Jack on a bean-stalk scaled the sky;
On to Wonder- Wander town

Stole we past old dreams again.
Castles long since battered down,

Dungeons of forgotten pain.

Noonday brooded on the wood.

Evening caught us ere we crept
Where a twisted pear-tree stood,

And a dwarf behind it slept;
Round his scraggy throat he wore,

ICnotted tight, a scarlet scarf;
Timidly we watched him snore,

For he seemed a surly dwarf.

Yet, he looked so very small,
He could hardly hurt us much;

We were nearly twice as taU,
So we woke him with a touch



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THE FLOWER OF OLD JAPAN 23

Gently, and in tones polite,

Asked him to direct our path;
0, his wrinkled eyes grew bright

Green ?rath ugly gnomish wrath*

He seemed to choke,

And gruffly spoke,
**you're lost: deny it, if you can!

You want to know

The way to go?
There's no such place as Old Japan*

'* You want to seek —

No, no, don't speak I
You mean you want to steal a fan.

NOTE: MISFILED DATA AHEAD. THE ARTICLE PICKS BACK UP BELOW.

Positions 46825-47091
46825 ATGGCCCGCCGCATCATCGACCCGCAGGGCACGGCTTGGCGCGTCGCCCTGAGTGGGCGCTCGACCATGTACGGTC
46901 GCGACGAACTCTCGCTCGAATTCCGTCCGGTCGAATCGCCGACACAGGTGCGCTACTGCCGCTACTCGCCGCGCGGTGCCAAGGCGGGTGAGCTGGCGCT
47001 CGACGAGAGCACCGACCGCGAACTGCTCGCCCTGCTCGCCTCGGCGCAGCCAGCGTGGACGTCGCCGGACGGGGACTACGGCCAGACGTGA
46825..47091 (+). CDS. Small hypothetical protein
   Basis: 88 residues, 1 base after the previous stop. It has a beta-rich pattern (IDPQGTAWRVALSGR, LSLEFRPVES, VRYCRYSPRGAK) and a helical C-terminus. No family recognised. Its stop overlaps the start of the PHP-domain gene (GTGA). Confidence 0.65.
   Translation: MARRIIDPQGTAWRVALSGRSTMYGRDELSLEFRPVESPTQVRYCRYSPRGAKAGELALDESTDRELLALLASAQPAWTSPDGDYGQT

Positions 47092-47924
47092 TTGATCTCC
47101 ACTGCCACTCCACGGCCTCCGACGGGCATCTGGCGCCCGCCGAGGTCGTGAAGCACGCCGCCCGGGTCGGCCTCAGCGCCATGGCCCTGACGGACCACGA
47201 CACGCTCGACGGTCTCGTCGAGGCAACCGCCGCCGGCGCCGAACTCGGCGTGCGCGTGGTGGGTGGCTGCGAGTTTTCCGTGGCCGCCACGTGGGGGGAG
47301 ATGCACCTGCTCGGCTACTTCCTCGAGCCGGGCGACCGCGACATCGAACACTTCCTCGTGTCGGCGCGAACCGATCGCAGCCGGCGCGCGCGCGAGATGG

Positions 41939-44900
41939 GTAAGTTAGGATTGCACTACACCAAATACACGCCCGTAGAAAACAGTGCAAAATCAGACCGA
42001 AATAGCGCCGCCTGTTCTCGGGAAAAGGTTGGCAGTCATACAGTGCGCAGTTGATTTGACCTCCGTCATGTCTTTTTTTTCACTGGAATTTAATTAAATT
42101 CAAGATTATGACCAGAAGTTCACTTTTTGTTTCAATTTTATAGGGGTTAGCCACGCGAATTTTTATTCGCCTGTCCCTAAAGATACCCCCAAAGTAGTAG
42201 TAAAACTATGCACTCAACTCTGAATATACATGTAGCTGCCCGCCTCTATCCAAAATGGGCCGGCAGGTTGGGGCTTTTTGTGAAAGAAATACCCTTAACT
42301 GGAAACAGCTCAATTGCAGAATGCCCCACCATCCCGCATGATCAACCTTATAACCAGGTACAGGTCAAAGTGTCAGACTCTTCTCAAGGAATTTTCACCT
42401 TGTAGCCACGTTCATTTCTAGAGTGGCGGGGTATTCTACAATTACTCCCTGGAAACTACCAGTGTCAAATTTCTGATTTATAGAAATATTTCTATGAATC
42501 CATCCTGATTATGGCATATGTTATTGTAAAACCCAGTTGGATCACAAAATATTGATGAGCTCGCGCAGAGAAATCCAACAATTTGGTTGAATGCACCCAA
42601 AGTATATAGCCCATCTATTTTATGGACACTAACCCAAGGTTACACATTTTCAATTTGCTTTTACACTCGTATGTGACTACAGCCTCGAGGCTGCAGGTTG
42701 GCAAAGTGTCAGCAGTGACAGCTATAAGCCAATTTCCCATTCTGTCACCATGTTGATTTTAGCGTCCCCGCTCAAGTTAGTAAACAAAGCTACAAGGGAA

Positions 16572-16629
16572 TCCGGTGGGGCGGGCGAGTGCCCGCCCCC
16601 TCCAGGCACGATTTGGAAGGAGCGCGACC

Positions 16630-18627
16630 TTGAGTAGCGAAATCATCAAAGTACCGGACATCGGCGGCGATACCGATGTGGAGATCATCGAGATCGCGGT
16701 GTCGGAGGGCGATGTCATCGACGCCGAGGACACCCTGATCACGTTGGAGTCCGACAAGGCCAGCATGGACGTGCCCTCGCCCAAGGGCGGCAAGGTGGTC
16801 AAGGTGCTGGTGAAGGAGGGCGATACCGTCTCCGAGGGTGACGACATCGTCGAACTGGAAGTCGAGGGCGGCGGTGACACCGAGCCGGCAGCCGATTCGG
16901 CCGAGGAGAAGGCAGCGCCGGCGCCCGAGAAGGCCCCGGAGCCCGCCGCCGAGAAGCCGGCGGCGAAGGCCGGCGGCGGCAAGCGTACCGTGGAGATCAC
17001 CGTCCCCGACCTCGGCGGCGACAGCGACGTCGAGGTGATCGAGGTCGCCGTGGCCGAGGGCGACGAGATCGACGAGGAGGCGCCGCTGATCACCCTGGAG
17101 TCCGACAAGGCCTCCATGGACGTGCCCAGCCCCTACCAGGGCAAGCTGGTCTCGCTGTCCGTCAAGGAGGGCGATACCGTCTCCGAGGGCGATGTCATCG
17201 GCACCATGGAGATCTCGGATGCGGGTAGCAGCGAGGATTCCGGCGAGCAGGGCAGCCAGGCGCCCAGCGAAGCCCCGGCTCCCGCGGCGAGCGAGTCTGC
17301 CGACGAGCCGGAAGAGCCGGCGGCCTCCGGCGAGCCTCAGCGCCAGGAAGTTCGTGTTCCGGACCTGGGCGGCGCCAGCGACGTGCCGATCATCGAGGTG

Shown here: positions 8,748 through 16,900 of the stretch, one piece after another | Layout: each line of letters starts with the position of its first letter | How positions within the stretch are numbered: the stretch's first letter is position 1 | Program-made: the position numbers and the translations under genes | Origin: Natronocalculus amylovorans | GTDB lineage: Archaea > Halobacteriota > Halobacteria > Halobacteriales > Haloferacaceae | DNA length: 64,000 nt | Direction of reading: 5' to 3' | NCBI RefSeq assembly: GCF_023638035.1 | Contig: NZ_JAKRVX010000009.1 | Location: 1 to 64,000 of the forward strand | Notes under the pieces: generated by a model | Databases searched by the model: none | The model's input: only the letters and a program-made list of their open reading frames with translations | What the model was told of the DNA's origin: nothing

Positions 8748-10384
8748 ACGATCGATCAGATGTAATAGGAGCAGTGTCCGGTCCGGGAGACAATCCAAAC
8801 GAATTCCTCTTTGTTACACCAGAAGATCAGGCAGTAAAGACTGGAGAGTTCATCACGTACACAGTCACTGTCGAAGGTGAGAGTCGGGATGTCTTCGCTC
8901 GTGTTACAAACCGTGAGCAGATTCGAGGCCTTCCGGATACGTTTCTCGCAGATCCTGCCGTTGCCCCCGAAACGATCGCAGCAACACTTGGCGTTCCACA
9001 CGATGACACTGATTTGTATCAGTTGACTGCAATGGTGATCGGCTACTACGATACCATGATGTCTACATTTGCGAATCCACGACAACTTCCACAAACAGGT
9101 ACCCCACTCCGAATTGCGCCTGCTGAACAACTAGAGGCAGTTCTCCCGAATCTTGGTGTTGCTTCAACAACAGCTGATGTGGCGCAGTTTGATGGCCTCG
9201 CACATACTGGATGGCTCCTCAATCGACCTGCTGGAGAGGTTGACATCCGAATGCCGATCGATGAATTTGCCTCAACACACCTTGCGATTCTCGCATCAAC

You want to see

The fields of tea7
They don't grow tea in Old Japan.

"In China, well

Perhaps you'd smell
The cherry bloom: that's if you ran

A million miles

And jumped the stiles,
And never dreamed of Old Japan.

"What, palanquins,

And mandarins?
And, what d'you say, a blue divan?

And what? Hee I hee I

You'll never see
A pig-tailed head in Old Japan.

"You'd take away

The ruby, hey?
I never heard of such a plant

Upon my word

It's quite absurd
There's not a gem in Old Japan I



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24 THE FLOWER OF OLD JAPAN

**0h, dear me, no I
You'd better go
Straight home again, my little man:
Ah, well, you'll see
But don't blame me;
I don't believe in Old Japan."

Then, before we could obey.

O'er our startled heads he cast,
SpideMike, a webby grey

Net that held us prisoned fast;
How we screamed, he only grinned.

It was such a lonely place;
And he said we should be pinned

Safely in his beetle-case.

Out he dragged a monstrous box

From a cave behind the tree I
It had f our-and-twenty locks.

But he could not find the key,
And his face grew very pale

When a sudden voice began
Drawing nearer through the vale,

Singing songs of Old Japan.



SONG

SaHn saila in a crimson davm

Over Ihe silky silver sea;
Purple veils of the dark wUkdrawn;

Heavens of pearl and porphyry;
Purple and while in the morning light

Over the water the town we knew.
In tiny state, like a willow-plate,

Shone, and behind it the hills were Uue.

There, we remembered, the shadows pass